The purpose of this paper is to review the current state of knowledge about the links – metaphorical and real – between cultural and biological diversity.
By way of approach, the paper focuses on language and music cultures, two areas of intangible cultural heritage whose diversity has come under threat in recent decades.
The paper suggests some ways in which recent advances in the fields of ecolinguistics, biolinguistic diversity, and music sustainability continue to further knowledge of the links between cultural diversity and biodiversity.
Metaphorical parallels between biodiversity and cultural diversity (such as the interconnectedness of the various forms of intangible cultural heritage, as in a biological ecosystem) may, to some extent, be able to inform the development of models for supporting intangible cultural heritage, such as language and music. Moreover, the very real interconnections between these two kinds of “diversities” holds implications for cultural heritage management, since efforts to safeguard cultural diversity will be impacted by the successes and failures of efforts to protect biodiversity, and vice versa.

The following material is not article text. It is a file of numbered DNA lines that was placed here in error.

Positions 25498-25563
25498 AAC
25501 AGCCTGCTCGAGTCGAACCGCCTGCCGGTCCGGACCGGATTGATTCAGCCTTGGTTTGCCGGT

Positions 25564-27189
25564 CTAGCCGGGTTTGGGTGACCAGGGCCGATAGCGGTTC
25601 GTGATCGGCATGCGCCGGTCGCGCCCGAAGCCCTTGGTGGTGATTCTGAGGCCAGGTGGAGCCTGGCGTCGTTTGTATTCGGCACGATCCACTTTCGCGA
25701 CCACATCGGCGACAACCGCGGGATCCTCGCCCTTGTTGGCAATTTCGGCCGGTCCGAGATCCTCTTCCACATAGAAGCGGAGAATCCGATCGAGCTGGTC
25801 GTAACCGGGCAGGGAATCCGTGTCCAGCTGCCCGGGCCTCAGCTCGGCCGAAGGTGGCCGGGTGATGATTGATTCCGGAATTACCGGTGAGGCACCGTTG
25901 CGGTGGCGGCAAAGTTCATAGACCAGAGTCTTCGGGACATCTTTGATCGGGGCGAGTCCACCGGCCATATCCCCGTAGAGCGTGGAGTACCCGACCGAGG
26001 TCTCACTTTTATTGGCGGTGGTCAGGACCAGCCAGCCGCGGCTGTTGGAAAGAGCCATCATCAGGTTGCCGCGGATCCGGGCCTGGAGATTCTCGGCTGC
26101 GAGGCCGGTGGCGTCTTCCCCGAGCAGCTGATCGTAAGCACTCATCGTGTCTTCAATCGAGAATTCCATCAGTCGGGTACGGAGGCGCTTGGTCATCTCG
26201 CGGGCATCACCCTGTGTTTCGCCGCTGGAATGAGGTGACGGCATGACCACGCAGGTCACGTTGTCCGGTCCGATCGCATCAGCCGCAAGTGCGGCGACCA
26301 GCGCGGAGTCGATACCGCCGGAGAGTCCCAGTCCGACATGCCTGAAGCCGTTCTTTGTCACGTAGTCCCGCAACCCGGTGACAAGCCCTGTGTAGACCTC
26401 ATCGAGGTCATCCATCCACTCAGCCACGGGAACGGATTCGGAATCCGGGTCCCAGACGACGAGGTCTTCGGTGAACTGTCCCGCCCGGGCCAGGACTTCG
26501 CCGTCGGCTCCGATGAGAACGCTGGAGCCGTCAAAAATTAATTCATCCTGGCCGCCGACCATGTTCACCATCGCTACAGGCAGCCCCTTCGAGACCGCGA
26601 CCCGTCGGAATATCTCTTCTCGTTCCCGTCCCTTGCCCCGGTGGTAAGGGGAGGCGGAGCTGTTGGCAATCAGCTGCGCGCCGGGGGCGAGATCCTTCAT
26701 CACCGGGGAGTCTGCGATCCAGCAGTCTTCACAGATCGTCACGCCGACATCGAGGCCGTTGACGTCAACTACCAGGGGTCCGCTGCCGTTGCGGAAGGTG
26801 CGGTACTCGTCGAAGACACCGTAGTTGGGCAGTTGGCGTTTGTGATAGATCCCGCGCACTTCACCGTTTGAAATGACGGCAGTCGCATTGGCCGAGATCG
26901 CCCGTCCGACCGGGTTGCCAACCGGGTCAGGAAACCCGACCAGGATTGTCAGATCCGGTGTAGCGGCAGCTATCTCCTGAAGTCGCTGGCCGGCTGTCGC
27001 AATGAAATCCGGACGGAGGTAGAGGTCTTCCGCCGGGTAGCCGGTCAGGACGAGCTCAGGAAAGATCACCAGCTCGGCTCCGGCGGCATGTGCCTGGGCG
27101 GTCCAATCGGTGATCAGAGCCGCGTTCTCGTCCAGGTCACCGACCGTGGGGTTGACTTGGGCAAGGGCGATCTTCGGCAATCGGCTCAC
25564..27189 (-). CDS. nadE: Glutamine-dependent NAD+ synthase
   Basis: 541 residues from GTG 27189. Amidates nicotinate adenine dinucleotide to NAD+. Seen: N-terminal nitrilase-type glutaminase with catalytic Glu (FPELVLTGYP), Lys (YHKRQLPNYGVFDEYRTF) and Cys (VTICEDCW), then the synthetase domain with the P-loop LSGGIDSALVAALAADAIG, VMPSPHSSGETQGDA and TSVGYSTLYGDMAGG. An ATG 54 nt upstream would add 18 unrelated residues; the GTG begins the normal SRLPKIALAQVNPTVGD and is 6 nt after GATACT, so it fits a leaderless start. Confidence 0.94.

For this reason, the issues explored in this review hold implications for policy‐makers, governments, non‐governmental organisations, culture‐bearers themselves, and other stakeholders in the viability and diversity of cultural heritage.
Grant, C. (2012), "Analogies and links between cultural and biological diversity", Journal of Cultural Heritage Management and Sustainable Development, Vol. 2 No. 2, pp. 153-163. https://doi.org/10.1108/20441261211273644Download as .RIS
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